絞り込み

17696

広告

Gene-by-Environment Interaction of Bcrp-/- and MCD Diet-Induced Nonalcoholic Steatohepatitis Alters SN-38 Disposition.

著者 Toth EL , Li H , Dzierlenga AL , Clarke JD , Vildhede A , Goedken M , Cherrington NJ
Drug Metab Dispos.2018 Aug 30 ; ():.
この記事をPubMed上で見るPubMedで表示
この記事をGoogle翻訳上で見る Google翻訳で開く

スターを付ける スターを付ける     (11view , 0users)

Full Text Sources

Medical

Disease progression to nonalcoholic steatohepatitis (NASH) has profound effects on the expression and function of drug metabolizing enzymes and transporters, which provides a mechanistic basis for variable drug response. Breast cancer resistance protein (BCRP), a biliary efflux transporter, exhibits increased liver mRNA expression in NASH patients and preclinical NASH models, but the impact on function is unknown. It was shown that the transport capacity of multidrug resistance protein 2 (MRP2) is decreased in NASH. SN-38, the active irinotecan metabolite, is reported to be a substrate for Bcrp, whereas SN-38 Glucuronide (SN-38G) an Mrp2 substrate. The purpose of this study was to determine the function of Bcrp in NASH through alterations in the disposition of SN-38 and SN-38G in a Bcrp knockout (Bcrp-/-) and methionine-choline deficient (MCD) model of NASH. Sprague Dawley (WT) rats and Bcrp-/- rats were fed either a methionine and choline sufficient (control) or MCD diet for 8 weeks to induce NASH. SN-38 (10mg/kg) was administered intravenously and blood and bile was collected for quantification by liquid chromatography-tandem mass spectrometry (LC-MS/MS). In Bcrp-/- rats on the MCD diet, biliary efflux of SN-38 decreased to 31.9% and efflux of SN-38G decreased to 38.7% of control, but WT-MCD and KO-C were unaffected. These data indicate that Bcrp is not solely responsible for SN-38 biliary efflux, but rather implicates a combined role for Bcrp and Mrp2. Furthermore, the disposition of SN-38 and SN-38G is altered by Bcrp-/- and NASH in a gene-by-environment interaction and may result in variable drug response to irinotecan therapy in polymorphic patients.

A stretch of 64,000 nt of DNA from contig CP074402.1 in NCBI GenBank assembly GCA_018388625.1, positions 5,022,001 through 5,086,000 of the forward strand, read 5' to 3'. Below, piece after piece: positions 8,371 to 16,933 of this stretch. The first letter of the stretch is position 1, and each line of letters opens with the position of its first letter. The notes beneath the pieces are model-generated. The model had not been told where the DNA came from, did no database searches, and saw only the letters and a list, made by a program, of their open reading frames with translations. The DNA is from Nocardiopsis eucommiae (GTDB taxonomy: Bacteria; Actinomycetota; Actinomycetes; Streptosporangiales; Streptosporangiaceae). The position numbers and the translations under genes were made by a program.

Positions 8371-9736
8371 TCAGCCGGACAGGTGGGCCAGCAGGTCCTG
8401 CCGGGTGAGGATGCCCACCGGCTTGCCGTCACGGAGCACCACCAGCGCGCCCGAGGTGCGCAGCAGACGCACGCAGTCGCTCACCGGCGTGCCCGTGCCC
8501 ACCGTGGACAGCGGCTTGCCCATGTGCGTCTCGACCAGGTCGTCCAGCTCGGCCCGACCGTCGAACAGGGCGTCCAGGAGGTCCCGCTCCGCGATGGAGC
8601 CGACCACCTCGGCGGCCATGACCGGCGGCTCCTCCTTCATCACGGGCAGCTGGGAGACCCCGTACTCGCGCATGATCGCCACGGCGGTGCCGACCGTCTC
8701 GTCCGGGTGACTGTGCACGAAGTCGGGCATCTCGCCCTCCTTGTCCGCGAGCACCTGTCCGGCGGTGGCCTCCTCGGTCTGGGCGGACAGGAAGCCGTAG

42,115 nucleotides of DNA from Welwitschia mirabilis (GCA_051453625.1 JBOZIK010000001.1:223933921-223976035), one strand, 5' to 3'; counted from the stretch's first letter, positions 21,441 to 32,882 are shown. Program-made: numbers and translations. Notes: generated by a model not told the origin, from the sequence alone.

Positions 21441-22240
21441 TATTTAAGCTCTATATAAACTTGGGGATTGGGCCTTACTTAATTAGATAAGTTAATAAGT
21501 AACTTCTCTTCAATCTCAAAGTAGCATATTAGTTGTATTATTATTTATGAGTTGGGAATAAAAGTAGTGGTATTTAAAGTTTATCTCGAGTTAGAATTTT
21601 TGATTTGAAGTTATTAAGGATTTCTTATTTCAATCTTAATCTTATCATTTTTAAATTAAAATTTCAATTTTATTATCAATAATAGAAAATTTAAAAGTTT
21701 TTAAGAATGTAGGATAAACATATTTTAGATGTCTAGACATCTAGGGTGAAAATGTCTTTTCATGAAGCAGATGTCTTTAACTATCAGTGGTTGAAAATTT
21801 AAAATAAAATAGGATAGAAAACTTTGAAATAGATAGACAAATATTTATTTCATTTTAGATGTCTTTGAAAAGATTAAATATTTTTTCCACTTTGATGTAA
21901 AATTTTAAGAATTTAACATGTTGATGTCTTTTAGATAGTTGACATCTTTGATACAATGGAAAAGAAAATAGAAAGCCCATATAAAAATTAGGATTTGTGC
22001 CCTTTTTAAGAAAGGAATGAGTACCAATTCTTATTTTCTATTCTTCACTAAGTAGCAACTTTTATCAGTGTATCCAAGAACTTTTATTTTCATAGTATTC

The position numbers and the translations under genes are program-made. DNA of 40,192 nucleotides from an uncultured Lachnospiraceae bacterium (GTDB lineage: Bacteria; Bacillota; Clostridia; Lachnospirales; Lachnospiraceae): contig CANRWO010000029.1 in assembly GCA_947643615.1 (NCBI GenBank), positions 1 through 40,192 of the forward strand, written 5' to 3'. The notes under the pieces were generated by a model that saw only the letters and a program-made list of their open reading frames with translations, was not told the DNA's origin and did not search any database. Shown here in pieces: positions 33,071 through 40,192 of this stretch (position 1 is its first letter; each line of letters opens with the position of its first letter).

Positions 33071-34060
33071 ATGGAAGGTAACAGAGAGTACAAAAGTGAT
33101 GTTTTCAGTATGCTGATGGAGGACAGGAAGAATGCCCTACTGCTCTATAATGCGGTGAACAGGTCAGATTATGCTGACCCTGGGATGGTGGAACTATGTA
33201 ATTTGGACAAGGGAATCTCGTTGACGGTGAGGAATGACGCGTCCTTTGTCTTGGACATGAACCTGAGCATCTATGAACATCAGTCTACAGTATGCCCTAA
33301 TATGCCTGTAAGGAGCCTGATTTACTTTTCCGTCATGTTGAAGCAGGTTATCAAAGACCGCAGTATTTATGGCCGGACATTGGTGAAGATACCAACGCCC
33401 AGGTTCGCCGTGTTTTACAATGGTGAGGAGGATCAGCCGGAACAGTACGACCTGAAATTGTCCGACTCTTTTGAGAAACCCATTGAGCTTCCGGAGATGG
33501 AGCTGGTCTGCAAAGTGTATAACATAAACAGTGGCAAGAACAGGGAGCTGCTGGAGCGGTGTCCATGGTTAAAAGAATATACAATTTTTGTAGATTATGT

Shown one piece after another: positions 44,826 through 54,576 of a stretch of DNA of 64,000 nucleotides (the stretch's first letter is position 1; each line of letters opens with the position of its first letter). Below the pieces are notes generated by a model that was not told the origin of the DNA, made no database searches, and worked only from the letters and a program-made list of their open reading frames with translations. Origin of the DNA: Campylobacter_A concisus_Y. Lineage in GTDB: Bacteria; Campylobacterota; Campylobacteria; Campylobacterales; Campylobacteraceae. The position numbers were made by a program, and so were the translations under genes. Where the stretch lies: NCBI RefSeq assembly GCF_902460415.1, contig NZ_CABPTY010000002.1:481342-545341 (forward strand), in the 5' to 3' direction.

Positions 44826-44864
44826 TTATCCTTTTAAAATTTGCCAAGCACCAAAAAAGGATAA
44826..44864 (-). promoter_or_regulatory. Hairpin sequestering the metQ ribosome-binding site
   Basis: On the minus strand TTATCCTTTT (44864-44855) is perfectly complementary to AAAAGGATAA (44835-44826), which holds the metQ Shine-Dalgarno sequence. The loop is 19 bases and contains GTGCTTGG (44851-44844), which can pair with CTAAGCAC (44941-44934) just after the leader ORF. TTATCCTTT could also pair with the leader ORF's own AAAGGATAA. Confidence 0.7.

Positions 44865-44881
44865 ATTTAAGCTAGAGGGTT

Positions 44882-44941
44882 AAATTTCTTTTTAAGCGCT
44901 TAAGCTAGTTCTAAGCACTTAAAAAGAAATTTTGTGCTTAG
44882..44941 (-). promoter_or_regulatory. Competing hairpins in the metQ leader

PMID: 30166404 [PubMed - as supplied by publisher]
印刷用ページを開く Endnote用テキストダウンロード